How Art the Clown Became a Horror Icon

In slasher epic Terrifier 2, Damien Leone breaks all the rules


It's been called the first slasher epic, but that wasn't Damien Leone's intention when he started writing Terrifier 2. "I didn't realize how long it was until I got into the editing room," said Leone. The sequel to his 2016 underground smash, Terrifier, runs at a genre-busting 138 minutes, "but when I sat down to write it I did not think of a run time. That was organically the story that came out of me."

But if any horror series was going to go that deranged, it's Terrifier. "It's a very unorthodox franchise," Leone said in a victory of understatement. The first film was more graphic and violent than any of its contemporaries, with a killer clown called Art gruesomely turning a small town into a charnel house. "It's not like an old-school slasher where you see the knife come up and go down, it's one shot, it's over. I want to give people what they came for." That was far from the only unspoken law of the subgenre that Terrifier shattered. "People said, 'You can't cut someone in half and show that, you can't have him use a gun.' We'd broken so many rules, we thought, 'Why not break a few more?'"

This time around, Leone went bigger on the gore, injected a heavy supernatural element, and most especially added "a more dynamic protagonist" in Sienna (Lauren LaVera). The roots of that character go back to an abandoned project from 2008, and he remained inspired by "that visual of a final girl in a Valkyrie Halloween costume." The first film was just Art running rampant, but this time he has a worthy adversary, one who carries themes that elevate Terrifier 2 beyond a mere gorefest. "He's demonic, she's wearing an angel costume, so you have a clear good vs. evil motif."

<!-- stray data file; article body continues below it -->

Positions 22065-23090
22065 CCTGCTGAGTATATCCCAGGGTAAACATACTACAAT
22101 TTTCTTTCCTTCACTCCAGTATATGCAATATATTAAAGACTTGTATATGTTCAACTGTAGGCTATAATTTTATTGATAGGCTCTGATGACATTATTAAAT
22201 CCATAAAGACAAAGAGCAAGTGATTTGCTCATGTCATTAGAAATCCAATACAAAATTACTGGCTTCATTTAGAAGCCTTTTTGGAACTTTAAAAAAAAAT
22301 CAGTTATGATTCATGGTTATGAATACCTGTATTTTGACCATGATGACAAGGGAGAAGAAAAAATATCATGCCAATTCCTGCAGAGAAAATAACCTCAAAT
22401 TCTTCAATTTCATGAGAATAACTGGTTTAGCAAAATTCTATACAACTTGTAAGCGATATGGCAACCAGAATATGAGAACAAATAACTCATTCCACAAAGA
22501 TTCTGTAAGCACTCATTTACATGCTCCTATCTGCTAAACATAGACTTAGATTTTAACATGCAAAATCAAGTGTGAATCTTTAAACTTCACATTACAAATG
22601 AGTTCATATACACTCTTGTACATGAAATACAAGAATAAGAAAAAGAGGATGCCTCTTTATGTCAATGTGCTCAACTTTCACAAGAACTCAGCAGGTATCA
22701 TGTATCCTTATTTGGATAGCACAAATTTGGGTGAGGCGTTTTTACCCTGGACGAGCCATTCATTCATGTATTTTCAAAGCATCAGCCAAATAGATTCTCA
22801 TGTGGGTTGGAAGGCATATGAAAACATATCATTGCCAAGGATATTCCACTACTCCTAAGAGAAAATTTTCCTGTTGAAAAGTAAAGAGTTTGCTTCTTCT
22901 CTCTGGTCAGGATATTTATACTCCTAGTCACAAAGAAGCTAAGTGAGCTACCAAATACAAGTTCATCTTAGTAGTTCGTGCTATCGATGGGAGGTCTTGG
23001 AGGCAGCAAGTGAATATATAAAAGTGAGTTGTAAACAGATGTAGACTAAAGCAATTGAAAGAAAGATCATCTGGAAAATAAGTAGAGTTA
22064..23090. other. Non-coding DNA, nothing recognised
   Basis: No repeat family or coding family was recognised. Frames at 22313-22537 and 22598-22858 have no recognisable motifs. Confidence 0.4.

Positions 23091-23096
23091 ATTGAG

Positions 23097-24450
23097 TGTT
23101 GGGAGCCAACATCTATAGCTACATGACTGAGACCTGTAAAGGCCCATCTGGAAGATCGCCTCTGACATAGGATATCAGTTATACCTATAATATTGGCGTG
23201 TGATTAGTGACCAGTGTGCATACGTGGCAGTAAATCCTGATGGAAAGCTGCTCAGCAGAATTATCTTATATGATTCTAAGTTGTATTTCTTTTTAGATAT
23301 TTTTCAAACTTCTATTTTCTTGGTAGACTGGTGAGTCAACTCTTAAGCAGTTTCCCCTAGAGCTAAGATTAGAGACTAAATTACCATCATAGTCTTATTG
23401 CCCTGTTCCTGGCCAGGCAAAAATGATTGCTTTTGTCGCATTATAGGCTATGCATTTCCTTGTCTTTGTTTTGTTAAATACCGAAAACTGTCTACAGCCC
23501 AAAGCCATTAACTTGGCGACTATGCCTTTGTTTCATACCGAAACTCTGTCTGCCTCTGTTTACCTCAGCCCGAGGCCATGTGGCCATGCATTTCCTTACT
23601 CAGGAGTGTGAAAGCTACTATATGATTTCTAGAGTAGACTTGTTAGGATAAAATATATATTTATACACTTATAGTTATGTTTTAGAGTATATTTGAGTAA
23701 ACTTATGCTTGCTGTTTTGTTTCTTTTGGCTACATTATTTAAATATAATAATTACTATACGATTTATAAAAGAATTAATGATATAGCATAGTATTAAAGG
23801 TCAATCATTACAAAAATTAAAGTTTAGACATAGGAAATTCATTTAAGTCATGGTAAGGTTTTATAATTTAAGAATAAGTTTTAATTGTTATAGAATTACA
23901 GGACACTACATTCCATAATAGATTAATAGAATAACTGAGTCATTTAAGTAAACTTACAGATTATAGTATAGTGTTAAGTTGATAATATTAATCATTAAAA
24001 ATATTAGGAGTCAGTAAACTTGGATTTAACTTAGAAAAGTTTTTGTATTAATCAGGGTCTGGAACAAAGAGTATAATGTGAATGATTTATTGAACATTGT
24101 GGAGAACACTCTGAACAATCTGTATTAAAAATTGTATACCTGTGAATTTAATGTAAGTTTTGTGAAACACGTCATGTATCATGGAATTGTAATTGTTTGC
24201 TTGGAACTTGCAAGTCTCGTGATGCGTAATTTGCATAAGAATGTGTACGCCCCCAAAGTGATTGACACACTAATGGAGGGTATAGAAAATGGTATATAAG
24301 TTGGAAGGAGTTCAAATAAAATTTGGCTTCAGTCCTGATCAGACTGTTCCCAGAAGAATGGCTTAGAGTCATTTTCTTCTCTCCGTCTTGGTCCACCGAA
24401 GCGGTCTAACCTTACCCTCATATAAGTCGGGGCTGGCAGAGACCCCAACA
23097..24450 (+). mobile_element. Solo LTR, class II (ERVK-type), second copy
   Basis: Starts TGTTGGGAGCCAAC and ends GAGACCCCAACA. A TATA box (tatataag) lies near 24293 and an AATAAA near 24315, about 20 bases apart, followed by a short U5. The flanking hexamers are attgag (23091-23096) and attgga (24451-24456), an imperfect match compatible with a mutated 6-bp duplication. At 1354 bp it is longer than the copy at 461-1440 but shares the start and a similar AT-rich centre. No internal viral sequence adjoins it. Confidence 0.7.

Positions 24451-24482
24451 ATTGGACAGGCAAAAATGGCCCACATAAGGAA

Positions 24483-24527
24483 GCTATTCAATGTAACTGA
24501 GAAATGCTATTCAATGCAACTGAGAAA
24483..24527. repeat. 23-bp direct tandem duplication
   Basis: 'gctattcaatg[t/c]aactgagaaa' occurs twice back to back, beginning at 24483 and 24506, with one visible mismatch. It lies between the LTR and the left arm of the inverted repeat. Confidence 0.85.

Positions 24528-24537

And then there's Art the Clown, a creature that only becomes more mysterious the more the films reveal about him. Leone said, "I never want Art to be one-note. I want him to be unpredictable. Is this guy even a clown, or is this some demonic schtick that he puts on?" The character first appeared in a series of shorts Leone directed and then collected as the 2013 anthology, All Hallow's Eve. In that version, it was Leone's friend Mike Giannelli ("who's my buddy") under the monochromatic face paint, but the part was recast for the feature version with David Howard Thornton. The difference was simple, Leone said: "Mike may as well have been a guy dressed as a clown, whereas David is a clown. … If you know him in person, he is a walking cartoon. He is Roger Rabbit in real life, and you'd never believe that he's Art the Clown, but he knows how to flip the switch and bring it to a dark place."

After all, not all slashers are created equal, and whatever the mask or makeup there's one performer who embodies everything terrifying about the killer. Sometimes a franchise gets it right first time, like Robert Englund as Freddy Krueger. Sometimes it takes a while, like the Friday the 13th series taking seven movies before realizing there's only one Jason Voorhees, and that's Kane Hodder. "What Dave brings to it is all those nuances, that theatricality that he has. Everyone loves Art the Clown, and he is Art the Clown."

And Art is seeping into the popular consciousness, into cosplay and one of the most enduring signs of a fandom: tattoos. Leone said he'd attended a horror convention recently and counted seven in just one day. "There was a time when we could count them on one hand, and now there are literally thousands. … Every day I check #Terrifier and every day something new pops up, something wonderful."


Terrifier 2

North American Premiere
Thu., Sept. 22, 11:20pm; Tue., Sept. 27, 1:50pm

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KEYWORDS FOR THIS STORY

Fantastic Fest, Fantastic Fest 2022, Terrifier 2, Art the Clown, Damien Leone, David Howard Thornton, Lauren LaVera, Mike Giannelli, All Hallow's Eve, Terrifier

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